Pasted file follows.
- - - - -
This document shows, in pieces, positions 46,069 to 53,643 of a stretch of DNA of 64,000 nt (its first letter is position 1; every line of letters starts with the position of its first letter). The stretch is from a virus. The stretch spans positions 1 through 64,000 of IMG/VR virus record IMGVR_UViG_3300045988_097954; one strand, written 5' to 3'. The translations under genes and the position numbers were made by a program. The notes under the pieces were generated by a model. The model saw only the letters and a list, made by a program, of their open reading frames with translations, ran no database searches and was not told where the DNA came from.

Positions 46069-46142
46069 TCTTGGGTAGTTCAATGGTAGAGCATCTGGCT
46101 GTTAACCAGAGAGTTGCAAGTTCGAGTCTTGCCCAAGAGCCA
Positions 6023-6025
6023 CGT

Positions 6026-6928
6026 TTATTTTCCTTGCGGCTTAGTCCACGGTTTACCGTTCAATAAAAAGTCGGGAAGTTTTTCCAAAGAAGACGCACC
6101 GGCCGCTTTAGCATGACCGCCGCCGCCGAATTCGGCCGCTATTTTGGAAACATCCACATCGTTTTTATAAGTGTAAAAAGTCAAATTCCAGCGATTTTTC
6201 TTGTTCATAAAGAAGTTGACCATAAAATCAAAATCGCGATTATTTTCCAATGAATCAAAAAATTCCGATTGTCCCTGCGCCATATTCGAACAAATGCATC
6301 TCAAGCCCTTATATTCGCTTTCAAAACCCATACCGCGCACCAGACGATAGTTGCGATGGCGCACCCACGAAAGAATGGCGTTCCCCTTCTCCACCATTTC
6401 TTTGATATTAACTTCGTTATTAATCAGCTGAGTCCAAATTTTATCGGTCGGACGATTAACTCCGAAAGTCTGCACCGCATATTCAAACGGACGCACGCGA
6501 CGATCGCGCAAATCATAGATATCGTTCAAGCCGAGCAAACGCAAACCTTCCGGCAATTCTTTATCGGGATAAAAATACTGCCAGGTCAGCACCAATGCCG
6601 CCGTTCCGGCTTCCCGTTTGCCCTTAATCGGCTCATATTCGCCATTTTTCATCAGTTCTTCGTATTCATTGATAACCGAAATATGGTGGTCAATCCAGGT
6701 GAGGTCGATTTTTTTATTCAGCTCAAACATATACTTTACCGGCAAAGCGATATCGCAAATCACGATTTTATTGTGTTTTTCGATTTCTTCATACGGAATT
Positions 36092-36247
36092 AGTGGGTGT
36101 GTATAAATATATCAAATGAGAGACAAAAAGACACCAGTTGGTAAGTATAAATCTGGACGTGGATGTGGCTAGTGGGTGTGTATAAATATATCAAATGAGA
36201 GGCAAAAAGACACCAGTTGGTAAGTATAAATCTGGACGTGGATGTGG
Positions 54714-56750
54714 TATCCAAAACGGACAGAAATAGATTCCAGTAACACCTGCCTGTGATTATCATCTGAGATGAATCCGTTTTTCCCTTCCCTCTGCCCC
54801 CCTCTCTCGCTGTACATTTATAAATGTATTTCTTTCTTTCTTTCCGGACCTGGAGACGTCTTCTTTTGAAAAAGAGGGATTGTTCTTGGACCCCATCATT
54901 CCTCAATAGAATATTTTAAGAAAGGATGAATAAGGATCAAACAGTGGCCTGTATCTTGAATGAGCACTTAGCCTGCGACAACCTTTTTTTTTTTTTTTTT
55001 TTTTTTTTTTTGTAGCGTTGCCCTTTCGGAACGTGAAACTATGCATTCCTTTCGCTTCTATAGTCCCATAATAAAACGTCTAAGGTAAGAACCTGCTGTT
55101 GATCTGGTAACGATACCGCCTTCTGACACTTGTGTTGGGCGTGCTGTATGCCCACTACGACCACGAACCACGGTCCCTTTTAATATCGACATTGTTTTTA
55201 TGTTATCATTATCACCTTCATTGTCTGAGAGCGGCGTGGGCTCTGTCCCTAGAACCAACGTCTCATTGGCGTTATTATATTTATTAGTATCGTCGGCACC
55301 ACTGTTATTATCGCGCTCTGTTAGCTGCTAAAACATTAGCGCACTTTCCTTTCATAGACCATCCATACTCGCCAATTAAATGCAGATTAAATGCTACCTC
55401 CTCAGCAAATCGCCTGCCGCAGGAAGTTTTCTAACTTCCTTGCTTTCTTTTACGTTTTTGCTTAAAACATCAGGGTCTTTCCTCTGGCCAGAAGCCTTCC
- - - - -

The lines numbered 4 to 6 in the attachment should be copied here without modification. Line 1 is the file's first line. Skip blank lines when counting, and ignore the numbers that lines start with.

46101 GTTAACCAGAGAGTTGCAAGTTCGAGTCTTGCCCAAGAGCCA
Positions 6023-6025
6023 CGT